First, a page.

Chopra’s response on Friday 19th April, Reply to Chris Anderson, TED and the TED Community: We’re Halfway There, But, complete with comments from 18 leading scientists, was devastating, highlighting that science only evolves with paradigm changes not by defending existing dogmatic belief systems. It also stressed that the “pseudo-scientist” label could be applied to anyone doing vital research in consciousness and its relationship with fields like physics, psychology, neuroscience.
Menas C. Kafatos, Fletcher Jones Professor of Computational Physics, Chapman University, Orange, CA, commented:
“Fields like global climate, neuroscience and consciousness and even quantum field theory, advance through intersection of ideas and methodologies, not by censorship…We are now facing a grand revolution in scientific thought, through the dialogue between quantum theory, consciousness work, biology, and philosophy and psychology. TED has a great opportunity to help advance this transformation. I hope you do.”
Kathleen D. Noble, Ph.D, Professor of Consciousness School of Science, Technology, Engineering, and Math, University of Washington, commented:
“The kind of backlash exemplified by TED has occurred again and again since Giordano Bruno was burned at the stake in 1600 for proposing what astrophysicists now call “the multiple worlds theory”, and it is always is at its most vociferous and vicious as a new way of thinking is emerging. But, as Thomas Kuhn reminds us, the old guard eventually and inevitably gives way to the new.”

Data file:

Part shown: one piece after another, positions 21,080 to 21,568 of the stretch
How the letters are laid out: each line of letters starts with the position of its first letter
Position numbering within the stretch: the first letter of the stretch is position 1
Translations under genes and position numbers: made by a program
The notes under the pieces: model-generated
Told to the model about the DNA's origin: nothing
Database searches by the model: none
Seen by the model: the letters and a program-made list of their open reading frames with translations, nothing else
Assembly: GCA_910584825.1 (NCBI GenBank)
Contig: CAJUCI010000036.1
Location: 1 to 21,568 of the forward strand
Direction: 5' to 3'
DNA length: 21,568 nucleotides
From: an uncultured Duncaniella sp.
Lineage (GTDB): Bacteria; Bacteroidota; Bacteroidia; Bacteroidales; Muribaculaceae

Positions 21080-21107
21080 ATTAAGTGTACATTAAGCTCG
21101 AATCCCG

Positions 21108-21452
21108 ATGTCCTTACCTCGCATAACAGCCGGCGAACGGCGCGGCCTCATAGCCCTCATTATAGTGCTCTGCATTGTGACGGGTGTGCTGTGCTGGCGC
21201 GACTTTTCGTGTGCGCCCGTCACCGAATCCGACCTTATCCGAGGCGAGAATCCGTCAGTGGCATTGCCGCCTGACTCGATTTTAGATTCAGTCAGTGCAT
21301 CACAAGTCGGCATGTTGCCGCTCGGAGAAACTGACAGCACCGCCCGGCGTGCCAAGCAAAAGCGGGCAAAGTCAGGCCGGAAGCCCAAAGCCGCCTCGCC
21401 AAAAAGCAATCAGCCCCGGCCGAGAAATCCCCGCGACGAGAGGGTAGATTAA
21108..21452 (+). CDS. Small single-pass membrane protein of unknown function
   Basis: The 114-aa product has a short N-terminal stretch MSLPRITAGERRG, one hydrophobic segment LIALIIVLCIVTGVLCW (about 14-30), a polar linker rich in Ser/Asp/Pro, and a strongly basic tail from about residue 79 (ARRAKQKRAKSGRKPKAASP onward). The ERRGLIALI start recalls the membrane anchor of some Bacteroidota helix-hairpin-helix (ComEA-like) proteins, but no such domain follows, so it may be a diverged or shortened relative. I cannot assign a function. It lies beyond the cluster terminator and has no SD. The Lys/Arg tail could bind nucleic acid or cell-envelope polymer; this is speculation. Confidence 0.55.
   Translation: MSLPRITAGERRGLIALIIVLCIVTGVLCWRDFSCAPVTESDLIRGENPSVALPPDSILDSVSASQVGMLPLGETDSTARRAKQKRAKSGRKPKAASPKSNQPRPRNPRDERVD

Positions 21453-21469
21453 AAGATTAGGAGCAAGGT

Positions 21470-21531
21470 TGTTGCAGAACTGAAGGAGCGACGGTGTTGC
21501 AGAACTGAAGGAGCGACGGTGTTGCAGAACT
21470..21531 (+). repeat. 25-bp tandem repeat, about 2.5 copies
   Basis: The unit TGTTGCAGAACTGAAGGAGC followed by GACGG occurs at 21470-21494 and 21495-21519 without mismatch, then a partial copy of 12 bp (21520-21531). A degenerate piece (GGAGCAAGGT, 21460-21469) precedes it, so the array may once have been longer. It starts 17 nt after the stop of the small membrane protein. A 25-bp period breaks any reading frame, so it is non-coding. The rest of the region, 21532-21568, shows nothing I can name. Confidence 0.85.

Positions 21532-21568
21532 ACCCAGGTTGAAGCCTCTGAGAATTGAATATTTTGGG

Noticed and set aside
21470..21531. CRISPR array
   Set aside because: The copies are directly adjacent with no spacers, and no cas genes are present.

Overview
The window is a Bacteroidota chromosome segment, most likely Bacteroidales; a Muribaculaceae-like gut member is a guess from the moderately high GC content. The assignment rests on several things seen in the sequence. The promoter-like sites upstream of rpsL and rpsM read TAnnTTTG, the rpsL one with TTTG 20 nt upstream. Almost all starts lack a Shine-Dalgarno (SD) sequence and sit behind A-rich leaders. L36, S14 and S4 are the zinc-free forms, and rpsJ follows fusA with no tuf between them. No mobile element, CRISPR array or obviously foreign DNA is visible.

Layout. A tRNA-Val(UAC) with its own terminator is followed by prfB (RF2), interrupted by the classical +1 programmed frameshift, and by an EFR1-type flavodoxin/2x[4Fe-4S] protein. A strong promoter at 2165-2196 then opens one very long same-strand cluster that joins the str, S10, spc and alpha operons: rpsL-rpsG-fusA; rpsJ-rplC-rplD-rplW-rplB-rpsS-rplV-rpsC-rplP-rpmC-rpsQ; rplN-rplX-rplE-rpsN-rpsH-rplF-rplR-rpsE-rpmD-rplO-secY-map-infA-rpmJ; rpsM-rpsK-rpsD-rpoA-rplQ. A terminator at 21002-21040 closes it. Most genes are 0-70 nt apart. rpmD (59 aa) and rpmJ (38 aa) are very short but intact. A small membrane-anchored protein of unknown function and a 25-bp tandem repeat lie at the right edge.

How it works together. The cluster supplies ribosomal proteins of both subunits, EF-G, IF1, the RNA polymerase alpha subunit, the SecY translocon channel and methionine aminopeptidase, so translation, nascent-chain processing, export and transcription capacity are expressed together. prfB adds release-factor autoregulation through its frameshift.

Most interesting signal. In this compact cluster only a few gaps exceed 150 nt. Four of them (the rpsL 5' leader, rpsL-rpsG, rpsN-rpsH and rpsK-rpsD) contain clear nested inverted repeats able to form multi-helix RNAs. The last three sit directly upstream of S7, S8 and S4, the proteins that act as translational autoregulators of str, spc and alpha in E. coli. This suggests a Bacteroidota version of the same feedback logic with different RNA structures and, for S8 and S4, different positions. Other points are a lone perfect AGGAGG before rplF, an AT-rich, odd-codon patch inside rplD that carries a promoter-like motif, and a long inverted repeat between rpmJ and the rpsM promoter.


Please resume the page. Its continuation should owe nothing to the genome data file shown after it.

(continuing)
Currently teaching an upper-division undergraduate course entitled “Consciousness, Ethics, and the Natural World”, Kathleen Noble asked her students what they thought about TED’s censoring of Rupert Sheldrake (whose work they had studied), and concluded from their responses: “These are students at a mainstream research university for whom Sheldrake’s ideas are common sense rather than ‘pseudoscience’. Clearly, this latest scientific revolution is upon us.”
Neil Theise, Professor of Pathology and Medicine at the Albert Einstein College of Medicine, Beth Israel Medical Center, added: ”Sheldrake and Hancock may be wrong in their ideas, but we do not yet know. Even if they are, the creativity of their work and their insistence on looking at aberrations and exceptions is certainly of value, at least to point the way to the kinds of creative explorations TED hopes to foster.”
And consciousness researcher Christopher Holvenstot wrote: “Experiential approaches, including Graham Hancock’s exploration of alternative states, represent an important aspect of our subject matter, and therefore our research. We are saddened to see his brave and very personal contribution disparaged as ‘pseudo-science’.”
For a brief resume of the TED censorship saga to date: TED’s removal of Hancock and Sheldrake’s talks last month sparked a mass public internet outrage, leading TED to make the talks available in limited Vimeo format on the TED website, where they can be viewed in context on this TED Blog page. Hancock and Sheldrake both refuted all allegations of “pseudo-science”, issued challenges for a free and fair public debate (unanswered by TED) and their TEDx presentations swiftly became the most popular TED talks ever, with mass popular support calling for the talks to be reinstalled to the TEDx Youtube channel.
Meantime, TED revoked the licence for TEDxWest Hollywood ‘s conference “Brother, Can You Spare a Paradigm?” (which ultimately went ahead on 14th April without TED’sponsorship), again with claims of “pseudo-science”. Presenters due to speak here included three scientists exploring non-local consciousness – Russell Targ, Larry Dossey and Marilyn Schlitz. While TED turned a deaf ear to criticism, the Independent on Sunday wrote about The TED conference censorship row (7th April), and the article also appeared in the Belfast Telegraph (10 April).